Security and compliance automation company Drata raises $100M

Security and compliance automation platform Drata has raised $100 million in a series B round of funding, valuing the one-year-old company at a cool $1 billion.

It has been a whirlwind 16 months for Drata, founded in mid-2020 before officially emerging from stealth with $3.2 million seed funding in January. The San Diego-based company then announced its $25 million series A in June. To hit a $1 billion valuation so soon afters its formation is perhaps testament to the nature of its product — at a time when companies are amassing more and more customer data, they are also having to navigate a complex regulatory data privacy landscape that includes the likes of GDPR in Europe and CCPA in California, as well as long-standing industry-specific regulations.

“Security is no longer just nice to have — compliance is the proof-layer between companies and those they do business with when it comes to protecting their data,” Drata CEO and cofounder Adam Markowitz told VentureBeat. “Companies come to Drata because their own potential customers require them to show proof of security posture before closing a deal, and the proof comes in the form of a compliance certification or attestation.”

Being able to demonstrate security compliance is not a nice-to-have, it’s pretty much essential for any company that wants to win new business to show that they have robust security credentials.

“It’s a common occurrence for any cloud-based company handling their customers’ data — their customers want to see proof that they take data protection seriously,” Markowitz added.

Material evidence

Ensuring that a company attains the relevant ISO or SOC standard for their industry is a resource-intensive process in itself, but maintaining compliance as their roster of SaaS integrations, vendors, employees, and devices grow is a gargantuan undertaking. Drata serves to automate many of these processes by integrating with dozens of services spanning cloud platform (e.g. AWS and Azure), identity providers (e.g. Okta and OneLogin), developer tools (e.g. GitHub and GitLab), and more. This constitutes part of the essential “evidence” gathering process that auditors require to verify that a business has a strict information security and privacy model in place.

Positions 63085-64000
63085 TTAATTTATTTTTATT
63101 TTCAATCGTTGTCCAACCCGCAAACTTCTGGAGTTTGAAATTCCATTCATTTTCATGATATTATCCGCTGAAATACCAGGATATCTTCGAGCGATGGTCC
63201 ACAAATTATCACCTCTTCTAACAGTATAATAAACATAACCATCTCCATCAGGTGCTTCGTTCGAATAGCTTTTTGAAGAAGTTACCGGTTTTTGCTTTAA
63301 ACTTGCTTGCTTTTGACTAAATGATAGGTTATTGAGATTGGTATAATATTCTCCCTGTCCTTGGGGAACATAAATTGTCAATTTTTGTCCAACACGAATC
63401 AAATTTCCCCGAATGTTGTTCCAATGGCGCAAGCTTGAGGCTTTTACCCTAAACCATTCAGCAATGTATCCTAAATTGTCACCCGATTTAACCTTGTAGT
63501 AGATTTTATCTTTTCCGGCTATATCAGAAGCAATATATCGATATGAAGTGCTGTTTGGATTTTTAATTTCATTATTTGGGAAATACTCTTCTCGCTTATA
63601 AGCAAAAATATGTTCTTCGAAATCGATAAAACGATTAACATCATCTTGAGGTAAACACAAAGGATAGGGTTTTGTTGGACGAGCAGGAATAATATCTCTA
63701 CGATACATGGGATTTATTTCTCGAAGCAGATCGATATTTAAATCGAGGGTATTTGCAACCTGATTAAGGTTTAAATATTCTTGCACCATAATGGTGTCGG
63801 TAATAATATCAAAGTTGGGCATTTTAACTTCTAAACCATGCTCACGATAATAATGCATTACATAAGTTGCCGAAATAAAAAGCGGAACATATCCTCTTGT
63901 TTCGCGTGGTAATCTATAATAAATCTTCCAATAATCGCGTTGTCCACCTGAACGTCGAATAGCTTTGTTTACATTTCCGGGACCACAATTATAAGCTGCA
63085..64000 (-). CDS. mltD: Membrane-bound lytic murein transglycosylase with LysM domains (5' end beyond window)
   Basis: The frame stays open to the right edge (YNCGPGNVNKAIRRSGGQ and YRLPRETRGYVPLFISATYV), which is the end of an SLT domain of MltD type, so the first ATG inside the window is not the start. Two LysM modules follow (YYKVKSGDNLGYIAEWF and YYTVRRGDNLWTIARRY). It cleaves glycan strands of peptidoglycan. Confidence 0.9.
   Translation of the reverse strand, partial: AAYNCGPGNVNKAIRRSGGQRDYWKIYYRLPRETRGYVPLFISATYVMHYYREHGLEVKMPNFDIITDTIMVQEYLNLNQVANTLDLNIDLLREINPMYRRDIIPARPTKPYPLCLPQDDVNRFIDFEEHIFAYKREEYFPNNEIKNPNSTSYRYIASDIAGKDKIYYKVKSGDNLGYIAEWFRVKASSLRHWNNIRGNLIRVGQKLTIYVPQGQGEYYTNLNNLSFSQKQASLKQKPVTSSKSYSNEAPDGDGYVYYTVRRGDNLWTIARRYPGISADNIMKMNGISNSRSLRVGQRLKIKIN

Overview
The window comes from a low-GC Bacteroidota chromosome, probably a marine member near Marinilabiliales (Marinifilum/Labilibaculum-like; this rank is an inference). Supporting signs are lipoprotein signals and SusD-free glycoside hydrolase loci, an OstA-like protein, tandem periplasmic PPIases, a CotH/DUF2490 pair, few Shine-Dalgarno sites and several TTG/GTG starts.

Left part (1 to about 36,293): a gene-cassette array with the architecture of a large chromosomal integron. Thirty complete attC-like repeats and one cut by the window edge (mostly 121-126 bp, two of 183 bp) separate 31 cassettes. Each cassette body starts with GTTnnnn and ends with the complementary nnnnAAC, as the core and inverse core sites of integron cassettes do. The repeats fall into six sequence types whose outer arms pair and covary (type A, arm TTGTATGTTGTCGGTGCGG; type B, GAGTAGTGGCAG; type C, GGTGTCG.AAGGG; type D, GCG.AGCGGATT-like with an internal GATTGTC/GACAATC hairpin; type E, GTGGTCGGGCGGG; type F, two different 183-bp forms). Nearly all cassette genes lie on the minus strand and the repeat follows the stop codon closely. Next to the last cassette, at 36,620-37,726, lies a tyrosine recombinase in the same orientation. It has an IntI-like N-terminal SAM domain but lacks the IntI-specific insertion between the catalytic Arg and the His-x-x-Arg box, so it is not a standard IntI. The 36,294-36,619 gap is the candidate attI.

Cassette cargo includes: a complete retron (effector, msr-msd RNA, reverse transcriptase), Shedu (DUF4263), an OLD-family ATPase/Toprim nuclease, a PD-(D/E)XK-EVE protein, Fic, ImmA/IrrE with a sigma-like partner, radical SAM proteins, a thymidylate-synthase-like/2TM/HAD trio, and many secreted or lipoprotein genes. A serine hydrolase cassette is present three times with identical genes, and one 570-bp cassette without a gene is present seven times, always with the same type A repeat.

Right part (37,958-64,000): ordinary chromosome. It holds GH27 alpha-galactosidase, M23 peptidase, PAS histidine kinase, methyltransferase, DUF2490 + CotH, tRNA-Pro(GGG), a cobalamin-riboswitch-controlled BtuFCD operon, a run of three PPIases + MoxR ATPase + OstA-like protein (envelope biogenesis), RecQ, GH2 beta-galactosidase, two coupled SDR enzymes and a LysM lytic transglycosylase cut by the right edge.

So in effect, Drata pulls in and analyzes data from a variety of sources to deliver real-time insights into a company’s security performance, and shows what steps it still has to take to achieve compliance.

“It may be easier to delay compliance, but eventually it can haunt a business if they avoid it altogether,” Markowitz explained. “Non-compliance can be twice as costly as being compliant, as a result of fines, damage to reputation, business disruptions, and so on.”

Above: Drata dashboard

Other notable players in the space include Laika, which announced a $35 million funding round just last week from notable backers including J.P. Morgan Growth Equity Partners and PayPal’s venture capital arm.

It’s clearer than ever that information security and data privacy is a growing concern for just about every industry — a recent Canalys report found that there was a record number of data breaches in 2020, despite a growth in cybersecurity spending. This, in part at least, is being driven by the ongoing transition to the cloud and the proliferation of data across companies’ technology stack, a trend that is only going to continue as companies continue their digital transformation efforts — and central to all of this is the need to build trust.

“Establishing trust is a core issue our customers face,” Markowitz said. “Sales deals are hanging in the balance of whether a company can show proof of compliance, so being able to show a clean attestation report can be a deciding factor in whether or not a company can grow or attract a larger customer base. We not only help companies prove compliance, which then allows them to attest that they are secure, we implement continuous monitoring of the policies and systems they put in place to keep that trust over time.”

The company’s series B round of funding was led by Iconiq Growth, with participation from Salesforce Ventures, Alkeon Capital, GGV Capital, Cowboy Ventures, and Leaders Fund.

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